Funerals begin of Guatemala mudslide victims while hundreds remain missing
Ismael Estrada buried a son and a granddaughter swept away in a Guatemala mudslide that killed at least 131 people and left as many as 300 missing.
More than 200 people followed the funeral procession for his son, Amilcar, 38, and granddaughter, Maria Jose, 10, whose casket was draped in white with ribbons of white crepe paper.
But for the 59-year-old carpenter-painter, the funeral on Sunday was only the beginning. As soon as it ended, he headed back to the morgue to keep searching.
He was still missing 19 family members, including all 14 of his grandchildren, ages one to 15.
"It's hard. I can't believe it," said Mr Estrada, who has given up hope of finding any of them alive.
"A lot of time has passed ... They're working with heavy equipment from above and there's a lot of dirt," Mr Estrada said. "I just want to find them so I can bury them."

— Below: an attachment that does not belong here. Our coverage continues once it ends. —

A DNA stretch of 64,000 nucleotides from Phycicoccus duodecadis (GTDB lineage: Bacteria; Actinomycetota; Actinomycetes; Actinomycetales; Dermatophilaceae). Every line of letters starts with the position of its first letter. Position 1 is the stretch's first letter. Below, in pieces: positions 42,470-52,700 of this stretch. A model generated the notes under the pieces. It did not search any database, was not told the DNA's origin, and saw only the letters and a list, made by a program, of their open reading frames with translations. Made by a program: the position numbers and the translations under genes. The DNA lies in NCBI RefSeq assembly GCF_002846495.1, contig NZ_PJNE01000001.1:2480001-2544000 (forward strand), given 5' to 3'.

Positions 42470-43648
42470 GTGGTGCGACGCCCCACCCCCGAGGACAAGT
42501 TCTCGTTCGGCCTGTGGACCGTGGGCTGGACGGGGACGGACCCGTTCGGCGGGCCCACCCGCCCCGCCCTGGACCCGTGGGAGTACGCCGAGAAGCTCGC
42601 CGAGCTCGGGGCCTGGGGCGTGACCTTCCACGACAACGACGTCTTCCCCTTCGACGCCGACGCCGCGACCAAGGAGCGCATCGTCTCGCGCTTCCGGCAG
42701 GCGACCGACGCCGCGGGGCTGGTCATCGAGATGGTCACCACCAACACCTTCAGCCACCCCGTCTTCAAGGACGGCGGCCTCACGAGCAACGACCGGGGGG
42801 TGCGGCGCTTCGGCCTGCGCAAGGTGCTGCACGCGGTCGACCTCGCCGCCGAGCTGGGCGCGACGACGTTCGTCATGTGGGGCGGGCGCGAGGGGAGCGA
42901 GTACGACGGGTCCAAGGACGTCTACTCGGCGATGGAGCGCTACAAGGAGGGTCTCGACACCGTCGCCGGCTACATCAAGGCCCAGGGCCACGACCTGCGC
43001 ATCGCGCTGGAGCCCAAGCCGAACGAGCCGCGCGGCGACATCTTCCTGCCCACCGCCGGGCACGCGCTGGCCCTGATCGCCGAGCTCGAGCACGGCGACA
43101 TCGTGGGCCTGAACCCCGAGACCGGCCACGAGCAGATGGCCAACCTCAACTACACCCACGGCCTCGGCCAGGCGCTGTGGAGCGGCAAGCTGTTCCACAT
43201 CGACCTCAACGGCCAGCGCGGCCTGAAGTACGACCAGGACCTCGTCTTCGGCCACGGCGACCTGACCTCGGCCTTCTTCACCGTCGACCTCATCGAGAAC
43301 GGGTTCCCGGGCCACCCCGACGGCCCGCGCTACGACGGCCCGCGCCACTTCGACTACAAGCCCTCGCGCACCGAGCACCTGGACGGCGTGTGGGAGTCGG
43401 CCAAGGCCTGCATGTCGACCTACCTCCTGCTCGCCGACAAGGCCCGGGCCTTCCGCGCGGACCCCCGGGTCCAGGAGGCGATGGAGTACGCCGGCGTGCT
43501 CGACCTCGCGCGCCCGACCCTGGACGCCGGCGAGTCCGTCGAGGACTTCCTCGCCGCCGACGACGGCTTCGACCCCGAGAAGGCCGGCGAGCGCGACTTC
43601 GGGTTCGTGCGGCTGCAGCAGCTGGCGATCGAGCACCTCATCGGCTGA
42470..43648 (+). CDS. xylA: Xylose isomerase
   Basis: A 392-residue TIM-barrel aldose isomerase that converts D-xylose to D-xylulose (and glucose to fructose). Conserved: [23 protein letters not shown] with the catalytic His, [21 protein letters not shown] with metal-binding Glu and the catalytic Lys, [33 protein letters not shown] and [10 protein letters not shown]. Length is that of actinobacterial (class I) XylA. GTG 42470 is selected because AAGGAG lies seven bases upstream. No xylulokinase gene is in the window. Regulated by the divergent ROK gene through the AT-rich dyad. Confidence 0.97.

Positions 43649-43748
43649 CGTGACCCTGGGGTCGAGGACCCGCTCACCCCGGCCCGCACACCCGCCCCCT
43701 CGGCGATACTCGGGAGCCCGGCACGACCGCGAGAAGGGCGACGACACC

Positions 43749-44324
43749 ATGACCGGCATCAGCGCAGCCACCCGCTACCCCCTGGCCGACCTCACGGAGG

He did not live in the Cambray neighbourhood, where the hillside collapsed on Thursday night and covered some 125 homes with about 4 acres of mud and dirt as deep as 15 yards.
"When I went to visit, all my grandkids would come looking for me," he said. "I'd spend time with some, and then with others. They were my happiness, and it's giving me terrible pain."
Hope faded for many families Sunday they would find survivors, as the smell of rotting bodies spread across the enormous mound of earth.
Rescuers reported the buried dwellings they reached were filled with water, suggesting anyone trapped inside would have drowned
In the cemetery, city workers rapidly prepared crypts in a large mausoleum wall for the dead for the day-long procession of coffins and people.
By late in the day, 36 new crypts had been bricked shut, with names etched in the new cement covering the masonry.
In the makeshift morgue, where Red Cross volunteers and rescuers worked at folding tables under tents, at least 100 people waited in line to find their loved ones.